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BLOG LIST story 2020/06/08, 08:06

5 Tips on How to Return Stronger From an Injury

Injury is something, that more or less every athlete will encounter during their career. It comes as a natural result of pushing the limits in training and racing in order to become the best athlete you can be. But how does one turn the misery of an injury into a positive thing, and return back stronger than ever? Our ambassador Birgitte Ravndal has recently come back from a knee injury and shares her best tips on how to return stronger from an injury.

1. Why did you get injured?

First and foremost, you need to figure out WHY. Why am I feeling pain in my knee right now? What kind of injury is this? Why did this injury occur? Did I train too much? Too hard? Is my saddle height incorrect, or my cleat angle wrong? I would advise you to seek professional help from a physiotherapist or similar, to get an external opinion on the problem. They will often be able to diagnose what kind of injury you are struggling with, and also ask the questions that makes you realize why the injury occurred. 

Very often, as for my own case, you will have to admit that you actually could have seen the injury coming. Maybe you were too stubborn completing a session even though you had some pain? As much as athletes like us feel the need for executing sessions 100% according to plan, we really need to listen to our bodies. They are the only ones who can tell us if we are headed over the limit or not. 

2. Treat Yourself

The next step is the TREATMENT of the injury, in order to return to normal training and racing as soon as possible. Normally your doctor or physio can make you a plan for treatment of the injury. It could be total relief and offloading of the knee, anti-inflammatories, physio treatments, or a combination of them. During the treatment phase you really get a chance to show your motivation and creativity. 

What kind of alternative training can I do to continue improving my performance on the bike? Core strength and mobility are important qualities that are often neglected. If you can still run without pain, why not do some hard VO2 efforts uphill, to really push the cardio system? What about the mental part, visualization, meditation? There are endless possibilities to improve on things you normally wouldn’t take time to work on, that in the end will make you a better cyclist.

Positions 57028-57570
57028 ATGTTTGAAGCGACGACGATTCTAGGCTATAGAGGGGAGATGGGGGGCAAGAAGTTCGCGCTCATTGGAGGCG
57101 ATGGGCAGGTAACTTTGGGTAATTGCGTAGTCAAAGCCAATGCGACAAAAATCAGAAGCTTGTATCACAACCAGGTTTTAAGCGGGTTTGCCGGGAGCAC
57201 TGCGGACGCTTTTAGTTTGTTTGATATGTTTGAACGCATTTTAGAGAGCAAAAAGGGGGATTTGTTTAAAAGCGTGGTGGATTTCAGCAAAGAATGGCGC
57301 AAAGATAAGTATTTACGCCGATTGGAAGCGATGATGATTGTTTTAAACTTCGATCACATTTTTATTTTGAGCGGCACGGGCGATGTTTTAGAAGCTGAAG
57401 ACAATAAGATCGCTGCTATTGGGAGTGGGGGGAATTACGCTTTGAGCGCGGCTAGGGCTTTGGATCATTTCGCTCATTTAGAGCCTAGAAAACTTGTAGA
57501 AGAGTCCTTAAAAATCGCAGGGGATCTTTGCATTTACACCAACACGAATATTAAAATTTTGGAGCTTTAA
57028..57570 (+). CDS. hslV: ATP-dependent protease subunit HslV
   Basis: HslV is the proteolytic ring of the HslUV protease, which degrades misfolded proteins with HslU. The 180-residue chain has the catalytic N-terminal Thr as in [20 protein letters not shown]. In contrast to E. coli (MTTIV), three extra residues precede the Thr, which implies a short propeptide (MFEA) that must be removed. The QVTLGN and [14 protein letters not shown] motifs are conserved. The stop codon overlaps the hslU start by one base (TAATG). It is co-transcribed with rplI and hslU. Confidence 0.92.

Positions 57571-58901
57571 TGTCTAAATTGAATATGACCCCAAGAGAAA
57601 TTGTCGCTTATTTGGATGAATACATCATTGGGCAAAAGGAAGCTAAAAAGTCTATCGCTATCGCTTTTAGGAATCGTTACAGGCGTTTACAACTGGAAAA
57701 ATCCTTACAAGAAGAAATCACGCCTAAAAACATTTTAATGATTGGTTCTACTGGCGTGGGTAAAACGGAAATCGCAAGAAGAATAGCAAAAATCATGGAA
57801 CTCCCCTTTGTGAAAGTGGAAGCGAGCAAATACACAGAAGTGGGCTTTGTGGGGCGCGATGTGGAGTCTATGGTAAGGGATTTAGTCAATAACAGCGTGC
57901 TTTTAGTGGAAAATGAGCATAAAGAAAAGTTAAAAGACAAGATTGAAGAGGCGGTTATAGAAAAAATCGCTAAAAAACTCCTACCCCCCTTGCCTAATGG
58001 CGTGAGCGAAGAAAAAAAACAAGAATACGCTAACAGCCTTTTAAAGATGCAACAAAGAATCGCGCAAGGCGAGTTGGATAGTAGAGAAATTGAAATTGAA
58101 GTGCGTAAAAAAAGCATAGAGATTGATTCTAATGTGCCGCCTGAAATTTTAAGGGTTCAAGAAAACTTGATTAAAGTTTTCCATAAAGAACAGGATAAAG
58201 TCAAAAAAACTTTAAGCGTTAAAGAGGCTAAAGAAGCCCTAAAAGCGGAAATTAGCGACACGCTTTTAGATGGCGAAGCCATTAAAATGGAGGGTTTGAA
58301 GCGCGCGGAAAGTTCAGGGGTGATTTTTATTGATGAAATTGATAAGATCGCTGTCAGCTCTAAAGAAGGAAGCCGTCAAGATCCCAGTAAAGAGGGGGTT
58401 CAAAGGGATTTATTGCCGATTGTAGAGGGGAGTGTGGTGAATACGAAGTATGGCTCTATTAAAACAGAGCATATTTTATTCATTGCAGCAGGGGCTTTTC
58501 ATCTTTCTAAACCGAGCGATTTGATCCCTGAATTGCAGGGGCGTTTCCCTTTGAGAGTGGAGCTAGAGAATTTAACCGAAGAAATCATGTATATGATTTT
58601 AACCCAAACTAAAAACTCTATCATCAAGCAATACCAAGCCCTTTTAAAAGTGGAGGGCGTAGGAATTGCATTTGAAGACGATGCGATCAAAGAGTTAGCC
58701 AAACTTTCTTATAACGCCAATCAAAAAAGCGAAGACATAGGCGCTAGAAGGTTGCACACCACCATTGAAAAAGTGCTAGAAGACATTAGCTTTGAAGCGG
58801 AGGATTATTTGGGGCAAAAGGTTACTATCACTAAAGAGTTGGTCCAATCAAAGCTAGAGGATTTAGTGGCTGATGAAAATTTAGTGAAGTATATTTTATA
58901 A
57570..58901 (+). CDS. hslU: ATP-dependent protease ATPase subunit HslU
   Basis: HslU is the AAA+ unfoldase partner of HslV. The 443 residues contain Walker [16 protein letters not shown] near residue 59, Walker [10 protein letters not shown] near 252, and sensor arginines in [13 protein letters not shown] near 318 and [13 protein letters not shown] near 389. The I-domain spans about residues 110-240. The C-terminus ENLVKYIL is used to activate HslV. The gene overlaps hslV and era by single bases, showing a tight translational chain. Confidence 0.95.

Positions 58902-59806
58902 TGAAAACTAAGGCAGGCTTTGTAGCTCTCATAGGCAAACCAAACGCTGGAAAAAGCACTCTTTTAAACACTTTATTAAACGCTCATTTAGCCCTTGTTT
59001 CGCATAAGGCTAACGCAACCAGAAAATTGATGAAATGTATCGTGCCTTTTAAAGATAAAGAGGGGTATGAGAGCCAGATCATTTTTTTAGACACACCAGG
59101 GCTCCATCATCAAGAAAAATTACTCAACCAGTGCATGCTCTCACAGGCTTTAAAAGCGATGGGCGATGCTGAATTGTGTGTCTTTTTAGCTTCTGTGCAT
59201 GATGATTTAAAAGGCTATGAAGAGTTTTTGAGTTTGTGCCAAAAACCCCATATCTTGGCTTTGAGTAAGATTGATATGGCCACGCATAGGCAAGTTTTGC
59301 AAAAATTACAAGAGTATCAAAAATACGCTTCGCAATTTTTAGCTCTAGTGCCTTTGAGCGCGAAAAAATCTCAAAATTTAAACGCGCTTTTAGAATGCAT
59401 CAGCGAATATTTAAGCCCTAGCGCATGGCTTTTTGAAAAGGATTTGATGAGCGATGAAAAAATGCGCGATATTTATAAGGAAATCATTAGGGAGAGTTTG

3. Prevent Getting Injured Again

When the injury is treated and healed, you enter the PREVENTION phase. You are finally injury-free, but you really want to avoid getting the problem back. 

In my opinion, there are two main preventive measures. The easiest one is to have a proper look at your bike position and biomechanics. There are lots of adjustments you could make to reduce the risk of injury. Visit your local bike fit studio, explain your injury and they will help you make adjustments accordingly. Just remember to make incremental adjustments, to avoid other problems arising. 
The second preventive measure of strengthening of supportive muscles around the injury. By strengthening surrounding parts, they will take more of the load than before, reducing the stress in the weaker parts of the knee. Just remember to keep on doing the exercises, even when the problem is gone. It’s called preventive measures for a reason. 
 

4. Easy Back

The last step returning to a normal training routine, is the PROGRESSION phase. Even though you might not feel any pain and would like to return straight back to normal training load, that is usually a terrible idea. 

Starting slowly, and adjusting the load, time and speed day by day towards normal, is the only way to reduce the risk of fallbacks. Maybe even apply the “two steps forward, one step backwards”-method in order to give the weak spot time to adjust to increased load. And again, listen to your body. Try to distinguish between discomfort which could be a good sign of ongoing healing, and pain which is a bad sign of injury. 
 

5. Stay Positive

As an athlete striving for improvement, an injury is never really welcome. You’re allowed to be upset and sad for a day or two, before you need to pull yourself together and start working on your comeback. An injury can actually bring some POSITIVES as well. You might get even more motivated to do everything right when you return to normal training. Most likely, you will also appreciate the times when you are injury-free even more. It could also make you even more dedicated than before, in order to make up for lost improvement during the injury. Just make sure to not make up for lost training volume – that’s the easiest way to another injury. Lastly, you will have gained valuable experience in how to avoid getting injured again. 

Overcoming an injury can be extremely demanding, both mentally and physically. If you’re able to do the right things during your rehabilitation, I can promise you that you are set up to come out stronger in the end, prepared for consistent training with high quality towards your next big race. Just get through those first few tough days, and get the work done. It’s actually not as bad as you think.